Timeless is a word that’s bandied about a lot these days.
You may call the silhouette of a peacoat timeless, or perhaps it’s a good descriptor for a classic novel.
How about for cuisine? If you ask us, Italian food is one of the most timeless cuisines on Earth.
From rustic Valpolicella reds, to hand rolled pasta, to freshly pressed olive oils, to basil pesto ground with mortar and pestle, the way the Italians eat is just different.
When you find yourself lucky enough to be seated at one of Felix’s coveted booths in LA, you’ll experience this for yourself. Let’s put it this way: while pasta is a rare treat for us, time stops when you take the first bites of any Felix handmade pasta dish.
Evan Funke is the pasta maker of America, bar none. His first restaurant, Bucato, established his name, but if you look at his famous materello, it tells the whole story. A Materello is an extra long rolling pin, with a notch at only one end, allowing its master to roll out swaths of dough at once without the help of a traditional rolling machine. Gifted to him by a master pasta maker (also an Italian grandmother), it bears the regular imprints of his bear-sized hands.
Pasta making is a meditative process, made up of the same movements over and over and over again. The goal isn’t perfection, but simply to feed. Albeit to feed the best possible with what’s around, which is less the pursuit of something unflawed rather than an expression of love.
Pasta is the constant. A ravioli’s filling, or the sauce of the orrechiete, is what changes with the seasons.
All of this is to say that Felix is an effusion of Funke’s materello. The meal starts with an absolute bang, with a zesty punchy arugula salad with incredible balance of flavor and visual green delight.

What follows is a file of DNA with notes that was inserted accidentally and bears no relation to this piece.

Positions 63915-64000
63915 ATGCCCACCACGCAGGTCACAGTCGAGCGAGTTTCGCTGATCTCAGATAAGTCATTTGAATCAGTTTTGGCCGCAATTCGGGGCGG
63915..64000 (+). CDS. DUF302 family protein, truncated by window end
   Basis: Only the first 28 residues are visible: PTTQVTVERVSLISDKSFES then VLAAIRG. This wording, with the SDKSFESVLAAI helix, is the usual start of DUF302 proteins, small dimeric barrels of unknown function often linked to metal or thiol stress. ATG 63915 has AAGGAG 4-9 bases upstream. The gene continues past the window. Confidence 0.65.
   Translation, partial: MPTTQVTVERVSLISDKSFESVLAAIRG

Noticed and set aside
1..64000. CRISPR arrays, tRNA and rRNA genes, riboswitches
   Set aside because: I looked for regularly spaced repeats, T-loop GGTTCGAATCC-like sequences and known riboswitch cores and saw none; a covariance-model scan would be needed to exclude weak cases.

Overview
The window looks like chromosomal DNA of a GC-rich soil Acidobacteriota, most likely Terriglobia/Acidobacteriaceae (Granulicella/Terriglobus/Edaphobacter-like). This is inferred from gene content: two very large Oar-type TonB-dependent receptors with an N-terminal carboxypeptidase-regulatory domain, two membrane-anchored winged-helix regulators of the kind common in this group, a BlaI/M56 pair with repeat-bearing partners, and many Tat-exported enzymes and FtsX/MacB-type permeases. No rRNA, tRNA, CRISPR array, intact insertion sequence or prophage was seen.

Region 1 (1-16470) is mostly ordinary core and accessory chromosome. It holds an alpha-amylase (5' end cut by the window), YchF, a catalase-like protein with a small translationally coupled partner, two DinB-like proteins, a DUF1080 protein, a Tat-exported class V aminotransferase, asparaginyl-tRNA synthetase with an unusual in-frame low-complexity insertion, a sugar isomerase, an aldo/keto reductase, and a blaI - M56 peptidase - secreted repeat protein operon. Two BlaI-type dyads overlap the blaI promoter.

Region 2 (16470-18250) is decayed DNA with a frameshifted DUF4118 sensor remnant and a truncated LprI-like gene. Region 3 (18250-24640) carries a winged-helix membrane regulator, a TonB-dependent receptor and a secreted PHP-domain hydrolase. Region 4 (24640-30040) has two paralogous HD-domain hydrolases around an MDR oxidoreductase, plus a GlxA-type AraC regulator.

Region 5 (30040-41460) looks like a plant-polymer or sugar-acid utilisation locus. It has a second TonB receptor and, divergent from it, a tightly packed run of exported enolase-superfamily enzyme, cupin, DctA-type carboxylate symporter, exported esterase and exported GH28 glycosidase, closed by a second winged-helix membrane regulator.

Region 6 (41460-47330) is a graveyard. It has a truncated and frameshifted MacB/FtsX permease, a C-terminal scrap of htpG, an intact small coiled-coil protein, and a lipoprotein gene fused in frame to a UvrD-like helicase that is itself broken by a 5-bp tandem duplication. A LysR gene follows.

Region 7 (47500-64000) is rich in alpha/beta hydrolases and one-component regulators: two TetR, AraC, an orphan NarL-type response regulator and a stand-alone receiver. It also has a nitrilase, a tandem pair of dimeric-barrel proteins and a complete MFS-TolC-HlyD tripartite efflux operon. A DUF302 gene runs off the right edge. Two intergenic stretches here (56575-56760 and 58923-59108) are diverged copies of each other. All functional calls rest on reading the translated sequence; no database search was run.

As your palate salivates and warms up, with wine most assuredly flowing, you might taste a few other glories, like the pristine Polpetto (meatballs), the crunchy artichokes, or the delicious green peas.
But, you must make room for pasta. It’s where you can taste the most love. After all, in the center of the restaurant you’ll find – not a wine cellar, or a display case of dry-aging meat – but a glass “pasta room,” where Funke and his disciples roll out enough sheets of pasta to cover the Earth and the Moon (all in plain view of the entire dining room).
There are hardly any innovations from the perspective of ingredients, or “spins” on the classics; the Amatriciana is made with guanciale, tomato, and red pepper, the pesto with basil and pine nuts, and everything with copious olive oil. What you go to Felix for is the occasion, the occasion to be transported to a place where Italians have been going for thousands of years – culinary heaven.
If you’re in Los Angeles, make the trip. And don’t forget to book your table in advance; they go faster than every course you’ll have there.